National Parks or Energy: Kenya’s Dilemma

by Jessie Capper

According to a recent report released by the International Energy Agency’s ‘Africa Energy Outlook,’ unreliable power supply has been a persistent problem in African countries. The IEA claims that by addressing this uncertainty, African governments help increase investment in their respective country’s power sector, and ultimately boost their GDP by an estimated $15 (International Energy Association 2014). Kenya continues to address its problems with efficient, reliable, and high-cost energy through the pursuit of renewable energy sources—varying from solar and wind power, to hydropower, and geothermal energy. Although Kenya’s energy initiatives are progressive and admirable, there is rising concern over detrimental side effects, especially to the national parks. Continue reading

Iceland’s Deep Drilling Geothermal Energy Project


by Shannon O’Neill

Iceland’s unique geology has made it a prime region for the development of geothermal energy. Specifically, the Reykjane Peninsula, located on the Mid-Atlantic Ridge on the southwestern coast and the home of four volcanoes, is a prime region for such development. Its volcanic geology provides geothermal pools that are heated by the steam and magma deep below the service. Geothermal wells harvest the heat from the pools to power turbines, providing one hundred megawatts of power, enough to power thousands of homes in the region. Iceland is powered almost solely on renewable energy resources, with geothermal energy contributing to a fourth of such resources. Continue reading

AltaRock’s Enhanced Geothermal Systems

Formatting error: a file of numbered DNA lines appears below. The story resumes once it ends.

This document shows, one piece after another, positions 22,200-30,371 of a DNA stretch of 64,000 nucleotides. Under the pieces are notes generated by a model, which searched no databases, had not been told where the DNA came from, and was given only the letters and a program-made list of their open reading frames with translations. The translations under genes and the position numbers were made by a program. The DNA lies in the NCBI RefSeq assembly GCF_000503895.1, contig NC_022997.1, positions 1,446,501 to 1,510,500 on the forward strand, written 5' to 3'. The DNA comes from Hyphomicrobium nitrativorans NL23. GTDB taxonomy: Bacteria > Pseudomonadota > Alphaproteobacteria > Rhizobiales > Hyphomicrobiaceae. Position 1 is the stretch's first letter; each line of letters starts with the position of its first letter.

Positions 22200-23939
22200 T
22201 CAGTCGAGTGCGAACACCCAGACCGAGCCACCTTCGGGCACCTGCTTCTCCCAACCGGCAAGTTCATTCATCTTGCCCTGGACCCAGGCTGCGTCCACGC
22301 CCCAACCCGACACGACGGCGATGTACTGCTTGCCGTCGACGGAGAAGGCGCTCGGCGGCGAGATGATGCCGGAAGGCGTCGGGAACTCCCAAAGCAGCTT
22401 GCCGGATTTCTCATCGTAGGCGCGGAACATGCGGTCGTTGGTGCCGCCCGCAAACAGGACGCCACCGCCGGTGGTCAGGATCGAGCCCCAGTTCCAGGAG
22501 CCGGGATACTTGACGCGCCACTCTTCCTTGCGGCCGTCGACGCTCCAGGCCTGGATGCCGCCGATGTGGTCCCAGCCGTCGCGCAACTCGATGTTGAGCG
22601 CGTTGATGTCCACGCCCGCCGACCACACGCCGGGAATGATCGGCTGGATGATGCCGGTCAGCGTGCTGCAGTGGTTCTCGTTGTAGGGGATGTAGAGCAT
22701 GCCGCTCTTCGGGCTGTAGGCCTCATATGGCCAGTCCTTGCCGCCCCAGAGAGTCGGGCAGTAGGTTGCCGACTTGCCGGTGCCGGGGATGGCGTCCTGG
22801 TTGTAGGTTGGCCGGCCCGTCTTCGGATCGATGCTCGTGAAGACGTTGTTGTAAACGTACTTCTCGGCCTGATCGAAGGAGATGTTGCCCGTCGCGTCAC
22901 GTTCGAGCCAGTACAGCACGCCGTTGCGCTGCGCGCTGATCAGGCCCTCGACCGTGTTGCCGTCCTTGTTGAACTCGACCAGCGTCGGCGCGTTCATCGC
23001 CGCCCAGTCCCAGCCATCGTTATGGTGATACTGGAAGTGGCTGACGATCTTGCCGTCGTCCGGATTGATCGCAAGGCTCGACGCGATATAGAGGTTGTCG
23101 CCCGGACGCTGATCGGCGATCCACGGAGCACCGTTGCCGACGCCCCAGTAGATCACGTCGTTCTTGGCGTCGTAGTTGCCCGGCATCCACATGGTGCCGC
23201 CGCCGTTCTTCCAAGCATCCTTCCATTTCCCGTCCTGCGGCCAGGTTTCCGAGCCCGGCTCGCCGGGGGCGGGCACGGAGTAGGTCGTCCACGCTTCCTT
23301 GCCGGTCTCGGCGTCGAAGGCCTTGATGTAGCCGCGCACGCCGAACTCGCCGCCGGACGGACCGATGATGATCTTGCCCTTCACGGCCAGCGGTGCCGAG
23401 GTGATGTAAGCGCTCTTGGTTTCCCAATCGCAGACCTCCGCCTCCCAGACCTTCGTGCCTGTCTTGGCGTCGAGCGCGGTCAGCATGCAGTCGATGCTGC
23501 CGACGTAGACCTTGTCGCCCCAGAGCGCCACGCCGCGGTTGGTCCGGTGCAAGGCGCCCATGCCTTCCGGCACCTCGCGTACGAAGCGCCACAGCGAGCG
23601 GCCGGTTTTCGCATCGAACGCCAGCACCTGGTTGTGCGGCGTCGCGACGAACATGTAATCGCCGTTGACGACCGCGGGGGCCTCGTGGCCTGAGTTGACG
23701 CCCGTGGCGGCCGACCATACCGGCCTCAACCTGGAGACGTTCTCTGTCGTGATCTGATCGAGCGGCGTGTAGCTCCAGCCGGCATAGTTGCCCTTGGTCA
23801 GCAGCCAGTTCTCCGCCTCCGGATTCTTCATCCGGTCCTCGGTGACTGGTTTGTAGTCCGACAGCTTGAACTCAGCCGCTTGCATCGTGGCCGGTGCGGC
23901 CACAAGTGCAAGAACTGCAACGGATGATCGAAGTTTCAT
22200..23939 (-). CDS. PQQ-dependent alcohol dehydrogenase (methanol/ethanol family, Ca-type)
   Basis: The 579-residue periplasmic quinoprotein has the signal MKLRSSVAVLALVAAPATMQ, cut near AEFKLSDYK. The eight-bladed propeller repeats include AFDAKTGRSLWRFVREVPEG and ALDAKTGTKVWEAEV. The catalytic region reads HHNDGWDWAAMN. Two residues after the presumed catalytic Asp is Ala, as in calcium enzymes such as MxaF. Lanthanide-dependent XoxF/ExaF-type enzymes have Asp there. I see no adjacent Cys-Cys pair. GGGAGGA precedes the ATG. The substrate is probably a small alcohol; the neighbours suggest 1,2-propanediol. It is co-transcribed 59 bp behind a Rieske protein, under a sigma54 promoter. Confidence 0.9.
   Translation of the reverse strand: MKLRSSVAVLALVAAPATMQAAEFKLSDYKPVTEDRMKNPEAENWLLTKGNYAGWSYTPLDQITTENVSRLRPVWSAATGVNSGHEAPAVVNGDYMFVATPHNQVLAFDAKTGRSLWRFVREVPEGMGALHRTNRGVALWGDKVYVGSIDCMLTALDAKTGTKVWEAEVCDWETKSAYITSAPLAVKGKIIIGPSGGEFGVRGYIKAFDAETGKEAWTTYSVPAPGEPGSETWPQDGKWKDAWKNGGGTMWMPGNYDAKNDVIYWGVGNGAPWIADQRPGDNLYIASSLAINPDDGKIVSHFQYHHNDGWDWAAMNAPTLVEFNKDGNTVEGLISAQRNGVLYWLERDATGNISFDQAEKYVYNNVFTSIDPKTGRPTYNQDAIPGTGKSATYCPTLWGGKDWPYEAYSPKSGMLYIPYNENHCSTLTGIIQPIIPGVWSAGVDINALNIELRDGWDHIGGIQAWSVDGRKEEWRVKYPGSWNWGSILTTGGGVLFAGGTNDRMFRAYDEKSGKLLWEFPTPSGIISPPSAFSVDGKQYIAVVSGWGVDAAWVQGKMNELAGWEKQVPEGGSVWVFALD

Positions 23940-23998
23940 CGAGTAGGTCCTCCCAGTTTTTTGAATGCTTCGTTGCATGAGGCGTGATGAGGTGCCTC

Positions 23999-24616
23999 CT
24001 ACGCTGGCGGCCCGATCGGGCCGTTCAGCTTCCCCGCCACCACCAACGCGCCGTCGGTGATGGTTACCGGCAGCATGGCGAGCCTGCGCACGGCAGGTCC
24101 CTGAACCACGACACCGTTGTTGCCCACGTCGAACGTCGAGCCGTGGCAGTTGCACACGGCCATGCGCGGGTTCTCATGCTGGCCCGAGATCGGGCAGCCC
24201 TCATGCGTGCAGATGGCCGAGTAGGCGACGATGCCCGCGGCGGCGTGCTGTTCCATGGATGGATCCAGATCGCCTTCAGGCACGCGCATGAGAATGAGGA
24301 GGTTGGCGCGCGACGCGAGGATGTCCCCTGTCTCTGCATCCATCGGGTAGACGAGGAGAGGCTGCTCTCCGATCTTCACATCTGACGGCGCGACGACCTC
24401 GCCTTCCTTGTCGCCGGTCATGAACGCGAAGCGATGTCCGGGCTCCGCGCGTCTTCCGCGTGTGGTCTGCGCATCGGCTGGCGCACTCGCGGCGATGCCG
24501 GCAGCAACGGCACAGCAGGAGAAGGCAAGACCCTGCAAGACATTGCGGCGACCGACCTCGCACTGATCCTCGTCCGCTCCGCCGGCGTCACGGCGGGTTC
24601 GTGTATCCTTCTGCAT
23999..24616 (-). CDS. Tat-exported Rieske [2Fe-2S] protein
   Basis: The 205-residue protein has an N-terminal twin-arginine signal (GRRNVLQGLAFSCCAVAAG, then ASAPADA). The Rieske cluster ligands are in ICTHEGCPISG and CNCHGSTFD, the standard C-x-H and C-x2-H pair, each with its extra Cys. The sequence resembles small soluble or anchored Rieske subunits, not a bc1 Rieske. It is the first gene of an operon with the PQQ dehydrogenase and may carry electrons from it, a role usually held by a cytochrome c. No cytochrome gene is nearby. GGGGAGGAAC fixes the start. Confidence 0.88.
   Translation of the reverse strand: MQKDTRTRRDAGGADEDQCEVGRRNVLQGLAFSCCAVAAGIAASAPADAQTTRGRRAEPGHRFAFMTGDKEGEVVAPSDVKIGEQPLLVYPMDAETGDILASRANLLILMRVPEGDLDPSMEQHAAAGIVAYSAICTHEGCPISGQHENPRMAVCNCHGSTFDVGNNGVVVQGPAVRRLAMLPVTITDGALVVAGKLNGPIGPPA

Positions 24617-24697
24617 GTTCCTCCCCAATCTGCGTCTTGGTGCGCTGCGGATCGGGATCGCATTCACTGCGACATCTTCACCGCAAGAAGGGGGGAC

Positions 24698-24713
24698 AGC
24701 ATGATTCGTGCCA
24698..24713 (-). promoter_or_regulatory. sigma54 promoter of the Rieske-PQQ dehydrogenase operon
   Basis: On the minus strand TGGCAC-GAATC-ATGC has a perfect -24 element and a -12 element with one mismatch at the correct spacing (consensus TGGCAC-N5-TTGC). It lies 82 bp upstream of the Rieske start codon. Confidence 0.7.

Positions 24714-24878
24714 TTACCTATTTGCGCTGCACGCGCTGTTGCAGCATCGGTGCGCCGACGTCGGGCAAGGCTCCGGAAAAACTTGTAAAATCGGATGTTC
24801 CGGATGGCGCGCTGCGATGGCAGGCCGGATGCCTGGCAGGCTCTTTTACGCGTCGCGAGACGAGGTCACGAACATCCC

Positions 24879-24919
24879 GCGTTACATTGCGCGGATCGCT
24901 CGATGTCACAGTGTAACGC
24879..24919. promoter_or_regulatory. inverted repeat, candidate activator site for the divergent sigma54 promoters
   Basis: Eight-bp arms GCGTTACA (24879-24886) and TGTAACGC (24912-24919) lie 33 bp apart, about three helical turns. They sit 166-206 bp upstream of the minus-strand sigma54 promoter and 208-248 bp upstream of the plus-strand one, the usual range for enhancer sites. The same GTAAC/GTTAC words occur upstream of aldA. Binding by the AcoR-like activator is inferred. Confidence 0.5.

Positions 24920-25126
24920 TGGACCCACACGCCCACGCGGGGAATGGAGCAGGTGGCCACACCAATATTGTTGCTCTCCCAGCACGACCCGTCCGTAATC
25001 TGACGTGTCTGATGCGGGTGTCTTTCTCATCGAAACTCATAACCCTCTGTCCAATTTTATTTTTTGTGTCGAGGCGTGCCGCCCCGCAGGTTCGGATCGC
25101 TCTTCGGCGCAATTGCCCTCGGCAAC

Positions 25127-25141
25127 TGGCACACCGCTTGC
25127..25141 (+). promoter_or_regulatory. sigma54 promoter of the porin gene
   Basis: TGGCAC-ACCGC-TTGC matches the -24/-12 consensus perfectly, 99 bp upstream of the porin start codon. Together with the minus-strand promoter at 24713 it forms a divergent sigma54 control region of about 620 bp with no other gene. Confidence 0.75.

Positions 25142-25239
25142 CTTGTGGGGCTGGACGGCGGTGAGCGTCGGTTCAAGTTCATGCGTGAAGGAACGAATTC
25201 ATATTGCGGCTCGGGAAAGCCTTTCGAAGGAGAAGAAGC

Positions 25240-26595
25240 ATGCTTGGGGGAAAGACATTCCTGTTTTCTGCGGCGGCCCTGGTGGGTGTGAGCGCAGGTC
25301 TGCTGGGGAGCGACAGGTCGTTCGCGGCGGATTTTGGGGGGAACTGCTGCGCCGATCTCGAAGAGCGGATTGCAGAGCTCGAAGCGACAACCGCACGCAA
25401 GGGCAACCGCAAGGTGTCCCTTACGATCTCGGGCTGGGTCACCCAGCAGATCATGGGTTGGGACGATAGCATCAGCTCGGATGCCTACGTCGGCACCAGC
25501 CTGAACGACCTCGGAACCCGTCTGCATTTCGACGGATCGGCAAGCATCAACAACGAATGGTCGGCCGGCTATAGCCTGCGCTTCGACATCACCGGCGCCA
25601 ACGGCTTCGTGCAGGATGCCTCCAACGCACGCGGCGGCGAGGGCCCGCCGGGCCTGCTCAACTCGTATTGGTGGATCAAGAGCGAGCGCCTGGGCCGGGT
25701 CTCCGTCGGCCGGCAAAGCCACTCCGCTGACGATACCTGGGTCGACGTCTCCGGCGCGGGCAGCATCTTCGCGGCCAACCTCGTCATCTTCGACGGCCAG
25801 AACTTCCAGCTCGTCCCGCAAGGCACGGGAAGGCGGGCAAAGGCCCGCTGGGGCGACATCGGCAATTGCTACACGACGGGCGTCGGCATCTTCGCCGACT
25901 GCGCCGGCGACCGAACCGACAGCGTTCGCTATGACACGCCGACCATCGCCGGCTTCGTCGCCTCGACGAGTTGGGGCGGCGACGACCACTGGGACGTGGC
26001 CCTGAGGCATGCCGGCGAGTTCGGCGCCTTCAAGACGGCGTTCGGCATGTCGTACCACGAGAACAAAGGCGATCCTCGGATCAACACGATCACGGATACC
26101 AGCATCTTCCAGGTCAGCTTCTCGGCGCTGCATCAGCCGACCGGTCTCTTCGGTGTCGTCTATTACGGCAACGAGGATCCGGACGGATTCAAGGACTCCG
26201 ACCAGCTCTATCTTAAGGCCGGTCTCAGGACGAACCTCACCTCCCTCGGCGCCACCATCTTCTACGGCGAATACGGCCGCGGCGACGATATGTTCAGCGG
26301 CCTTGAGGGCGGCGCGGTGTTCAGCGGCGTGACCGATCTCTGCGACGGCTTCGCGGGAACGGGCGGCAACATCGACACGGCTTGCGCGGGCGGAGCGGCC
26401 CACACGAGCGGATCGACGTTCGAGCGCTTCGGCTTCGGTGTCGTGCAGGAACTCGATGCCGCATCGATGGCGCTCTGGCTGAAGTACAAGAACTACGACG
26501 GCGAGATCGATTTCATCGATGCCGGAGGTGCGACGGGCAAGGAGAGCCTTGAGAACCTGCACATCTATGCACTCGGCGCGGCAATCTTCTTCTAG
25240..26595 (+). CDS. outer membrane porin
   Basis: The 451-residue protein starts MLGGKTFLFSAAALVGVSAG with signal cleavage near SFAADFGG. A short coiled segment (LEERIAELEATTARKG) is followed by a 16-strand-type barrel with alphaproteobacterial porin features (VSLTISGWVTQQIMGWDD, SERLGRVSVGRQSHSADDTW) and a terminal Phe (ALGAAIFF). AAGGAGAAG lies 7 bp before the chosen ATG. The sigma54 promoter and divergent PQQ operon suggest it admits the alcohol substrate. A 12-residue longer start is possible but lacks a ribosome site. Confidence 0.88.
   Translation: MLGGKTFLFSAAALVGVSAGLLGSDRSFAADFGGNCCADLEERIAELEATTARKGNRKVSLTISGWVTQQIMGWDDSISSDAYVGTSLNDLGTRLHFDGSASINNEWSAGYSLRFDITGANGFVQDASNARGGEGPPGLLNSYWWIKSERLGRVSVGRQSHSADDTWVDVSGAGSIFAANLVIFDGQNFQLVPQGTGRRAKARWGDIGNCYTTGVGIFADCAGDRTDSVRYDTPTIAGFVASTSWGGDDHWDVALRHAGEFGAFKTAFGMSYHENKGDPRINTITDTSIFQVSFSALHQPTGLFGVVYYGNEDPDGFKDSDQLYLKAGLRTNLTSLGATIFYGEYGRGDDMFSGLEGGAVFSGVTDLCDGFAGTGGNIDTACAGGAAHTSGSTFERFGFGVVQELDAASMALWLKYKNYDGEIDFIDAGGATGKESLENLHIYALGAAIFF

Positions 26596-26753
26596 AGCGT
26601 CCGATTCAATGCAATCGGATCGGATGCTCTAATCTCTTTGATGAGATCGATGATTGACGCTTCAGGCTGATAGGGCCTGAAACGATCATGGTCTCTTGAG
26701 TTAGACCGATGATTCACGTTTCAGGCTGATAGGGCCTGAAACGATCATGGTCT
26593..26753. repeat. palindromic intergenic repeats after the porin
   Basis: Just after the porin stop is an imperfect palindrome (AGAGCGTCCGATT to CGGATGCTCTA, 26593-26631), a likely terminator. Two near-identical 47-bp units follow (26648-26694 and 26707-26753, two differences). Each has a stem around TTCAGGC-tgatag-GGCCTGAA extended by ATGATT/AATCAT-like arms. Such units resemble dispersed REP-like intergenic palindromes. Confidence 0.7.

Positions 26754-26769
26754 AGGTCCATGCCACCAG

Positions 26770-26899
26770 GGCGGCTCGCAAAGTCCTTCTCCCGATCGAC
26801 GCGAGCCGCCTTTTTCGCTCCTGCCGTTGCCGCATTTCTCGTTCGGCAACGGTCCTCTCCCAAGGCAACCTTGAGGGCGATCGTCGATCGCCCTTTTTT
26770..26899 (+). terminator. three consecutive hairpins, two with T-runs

by Ali Siddiqui

In Bloomberg magazine, there was just an exciting article by Adam Aston, Pete Engardio, and Joel Makower (Executive Editor, that provided a list of 25 companies to watch in the energy technology sector. Their list is interesting because its selection criteria made sure to include companies that were actually selling their newly innovative products in the market, were not publicly listed, often unheard of, and had large sums of financial backing from high profile venture capitalists or companies. Within this list was one particularly fascinating company named AltaRock Energy, Inc. founded and headquartered in Seattle, Washington, whose new approach to extracting geothermal energy may change the landscape of the energy sector. Continue reading

Electricity From Low-Level Heat

by Emil Morhardt

Low-level heat—temperatures 100­–200°C above ambient, the temperature range of a kitchen oven more-or-less—are abundant in the exhausts of all sorts of industrial processes from drying biomass to operating internal combustion engines. They are also much more common in geothermal fields than the higher temperatures needed for traditional geothermal steam power generation, although low-level heat can be used to vaporize high-volatility organic compounds such as propane, which can then power a turbine much as steam would. For the most part, though, this heat is wasted, just released into the environment; but it needn’t be. Researchers at the China University of Geosciences in Beijing and at Stanford University experimented with an array of commercially available thermoelectric power generators (TEGs) Continue reading